Whether footballers can still ‘get away with murder’ on the pitch is debatable nowadays following the introduction of VAR, there was an extremely rare moment in British football history that saw a professional footballer do time for something he did on a field.
On April 16, 1994, Duncan Ferguson was playing for Glasgow Rangers and decided he would headbutt Raith Rovers’ John McStay. The headbutt on the defender, though, would cost ‘Big Dunc’ three months of his life as he had to serve a prison sentence for his actions.
Having signed for the Ibrox outfit for a fee of Â£4 million – which happened to be the club’s transfer record at the time – the following year, Ferguson became the first and subsequently the only player to have ever been jailed in Britain for an incident on the football pitch.
It had taken a year or so for the forward – who was playing for Everton at the time – to be charged and convicted of the assault on McStay, as he had lost an appeal at the Glasgow Sheriff Court. He would serve three months in prison after his latest conviction was the third he had received for assault.
He had only served 44 days of that time in prison, though, as he was released from Barlinnie prison before being handed a 12-game ban from the Scottish Football Association for his assault on McStay. If a player were to receive that kind of suspension these days, they might want to check out what LeoVegas has to offer them to help pass the time.
However, speaking in an interview back in 2019, the current Toffees’ assistant manager to Carlo Ancelotti revealed that he thought it was a “nothing” incident and one that was not fair on him after being hit with jail time.
“It was wrong me being there, it wasn’t fair.” he said. “I shouldn’t have been in there and I think a lot of people understood that.
“It’s not as if I was in for doing anything bad really. My God, it was nothing.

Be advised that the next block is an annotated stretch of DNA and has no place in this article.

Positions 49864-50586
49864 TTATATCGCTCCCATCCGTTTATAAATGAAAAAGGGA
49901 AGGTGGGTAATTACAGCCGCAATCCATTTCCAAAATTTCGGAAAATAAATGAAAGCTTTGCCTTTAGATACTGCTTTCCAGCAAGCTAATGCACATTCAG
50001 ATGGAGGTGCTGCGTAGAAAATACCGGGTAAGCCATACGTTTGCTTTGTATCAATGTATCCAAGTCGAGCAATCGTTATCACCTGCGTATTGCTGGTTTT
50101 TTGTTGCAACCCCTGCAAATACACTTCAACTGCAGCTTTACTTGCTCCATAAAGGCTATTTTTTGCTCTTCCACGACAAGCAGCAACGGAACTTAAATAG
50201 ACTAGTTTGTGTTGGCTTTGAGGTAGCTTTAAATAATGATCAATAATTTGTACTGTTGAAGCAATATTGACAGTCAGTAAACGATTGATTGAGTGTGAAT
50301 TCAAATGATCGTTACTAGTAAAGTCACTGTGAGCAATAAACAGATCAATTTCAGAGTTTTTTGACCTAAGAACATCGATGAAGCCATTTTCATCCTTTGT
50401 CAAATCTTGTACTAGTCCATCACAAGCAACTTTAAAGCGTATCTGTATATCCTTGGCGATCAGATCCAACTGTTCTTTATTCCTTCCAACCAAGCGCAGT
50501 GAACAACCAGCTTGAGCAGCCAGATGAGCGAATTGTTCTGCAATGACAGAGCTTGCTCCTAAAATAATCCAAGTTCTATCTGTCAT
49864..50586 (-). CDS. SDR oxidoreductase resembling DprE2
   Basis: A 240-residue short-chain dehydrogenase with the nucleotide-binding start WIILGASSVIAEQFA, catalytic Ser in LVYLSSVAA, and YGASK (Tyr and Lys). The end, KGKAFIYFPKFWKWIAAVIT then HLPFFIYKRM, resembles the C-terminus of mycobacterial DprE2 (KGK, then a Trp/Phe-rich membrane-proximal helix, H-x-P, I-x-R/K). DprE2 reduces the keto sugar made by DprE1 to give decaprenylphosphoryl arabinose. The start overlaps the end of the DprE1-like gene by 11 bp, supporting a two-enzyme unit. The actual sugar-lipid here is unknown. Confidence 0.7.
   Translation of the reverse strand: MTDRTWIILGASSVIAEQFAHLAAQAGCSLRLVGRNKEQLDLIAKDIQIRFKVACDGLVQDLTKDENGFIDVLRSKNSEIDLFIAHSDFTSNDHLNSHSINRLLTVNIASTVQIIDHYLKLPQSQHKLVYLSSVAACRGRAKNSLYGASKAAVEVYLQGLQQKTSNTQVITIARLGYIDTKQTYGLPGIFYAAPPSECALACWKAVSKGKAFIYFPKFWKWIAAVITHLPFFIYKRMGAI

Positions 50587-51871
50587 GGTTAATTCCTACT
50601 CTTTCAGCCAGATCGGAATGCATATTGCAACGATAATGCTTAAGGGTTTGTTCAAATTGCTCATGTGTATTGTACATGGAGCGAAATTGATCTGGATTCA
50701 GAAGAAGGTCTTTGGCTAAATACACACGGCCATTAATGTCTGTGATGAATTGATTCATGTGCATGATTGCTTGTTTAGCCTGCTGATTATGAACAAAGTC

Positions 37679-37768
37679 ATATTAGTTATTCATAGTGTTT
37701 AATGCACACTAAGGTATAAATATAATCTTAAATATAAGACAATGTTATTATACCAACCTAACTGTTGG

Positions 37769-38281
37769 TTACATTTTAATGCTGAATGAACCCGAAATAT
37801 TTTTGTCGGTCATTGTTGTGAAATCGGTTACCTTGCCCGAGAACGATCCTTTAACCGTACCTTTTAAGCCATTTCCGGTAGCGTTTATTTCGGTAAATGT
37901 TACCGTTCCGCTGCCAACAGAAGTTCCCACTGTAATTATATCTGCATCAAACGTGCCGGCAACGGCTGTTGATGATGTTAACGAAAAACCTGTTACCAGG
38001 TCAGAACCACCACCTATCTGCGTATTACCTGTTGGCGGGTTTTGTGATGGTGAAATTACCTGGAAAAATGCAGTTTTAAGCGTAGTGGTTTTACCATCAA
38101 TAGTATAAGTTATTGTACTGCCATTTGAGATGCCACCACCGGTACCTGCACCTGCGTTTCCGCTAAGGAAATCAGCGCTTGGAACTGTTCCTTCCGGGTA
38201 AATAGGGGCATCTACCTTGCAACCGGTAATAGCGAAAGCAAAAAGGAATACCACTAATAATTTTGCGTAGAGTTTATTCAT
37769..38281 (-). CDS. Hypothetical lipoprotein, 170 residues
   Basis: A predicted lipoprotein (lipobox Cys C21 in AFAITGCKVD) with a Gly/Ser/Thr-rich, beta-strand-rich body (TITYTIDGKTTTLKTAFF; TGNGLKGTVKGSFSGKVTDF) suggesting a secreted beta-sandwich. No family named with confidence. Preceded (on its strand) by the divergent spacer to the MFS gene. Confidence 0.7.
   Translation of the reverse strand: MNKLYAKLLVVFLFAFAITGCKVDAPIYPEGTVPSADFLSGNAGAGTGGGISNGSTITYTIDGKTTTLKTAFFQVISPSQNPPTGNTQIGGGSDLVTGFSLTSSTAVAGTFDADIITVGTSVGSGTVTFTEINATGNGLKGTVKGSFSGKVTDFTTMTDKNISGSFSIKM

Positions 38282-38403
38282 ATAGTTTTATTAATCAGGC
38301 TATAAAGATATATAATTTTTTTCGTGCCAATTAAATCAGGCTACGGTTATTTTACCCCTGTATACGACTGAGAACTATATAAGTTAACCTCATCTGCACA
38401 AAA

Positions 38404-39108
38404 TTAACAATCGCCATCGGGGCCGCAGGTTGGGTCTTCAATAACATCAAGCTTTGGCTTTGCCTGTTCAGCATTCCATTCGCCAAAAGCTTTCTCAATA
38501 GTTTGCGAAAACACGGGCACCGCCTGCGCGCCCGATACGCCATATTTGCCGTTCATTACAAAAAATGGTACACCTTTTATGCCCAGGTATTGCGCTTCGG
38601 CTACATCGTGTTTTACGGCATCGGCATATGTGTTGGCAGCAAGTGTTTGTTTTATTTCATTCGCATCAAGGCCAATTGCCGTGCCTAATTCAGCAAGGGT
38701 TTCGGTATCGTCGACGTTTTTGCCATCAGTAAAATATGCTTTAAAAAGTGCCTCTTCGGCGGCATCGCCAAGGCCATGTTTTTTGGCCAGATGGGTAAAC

“The fans got me through it, a lot of them wrote to me. It was unbelievable all the letters and the support that I got.
“I got all the letters when I was in there and obviously you have got a lot of time on your hands when you’re in there to read through them all.
“It definitely gets you through it and you never forget those things.”
The same year saw McStay open up on the ordeal that had happened and revealed that he had started a battle with depression following the incident, but admitted that other life circumstances had played a major role in providing him with poor mental health.
“No one knows I had it [depression]. No one apart from my wife really knows.” he toldÂ The Scotsman.
“I was on medication for 18 years. It changed me, put it that way. I am not blaming the headbutt. Things happen in life. Getting divorced as well.
“I stopped playing football at the same time. Everything just happened. Things happen in life you cannot handle.
“But I lost a bit of belief, hope. I could not handle not being at Raith Rovers anymore.
“That’s the thing, I was only 28 when it happened – it felt as if I was maybe in my 30s, at the end of my career. I was only 28 and that was it. Done.”
‘Big Dunc’ is certainly a man you would never want to mess around with, as many Premier League centre-backs found out when playing against him.
But, with what happens on a football pitch these days, a headbutt is “nothing”.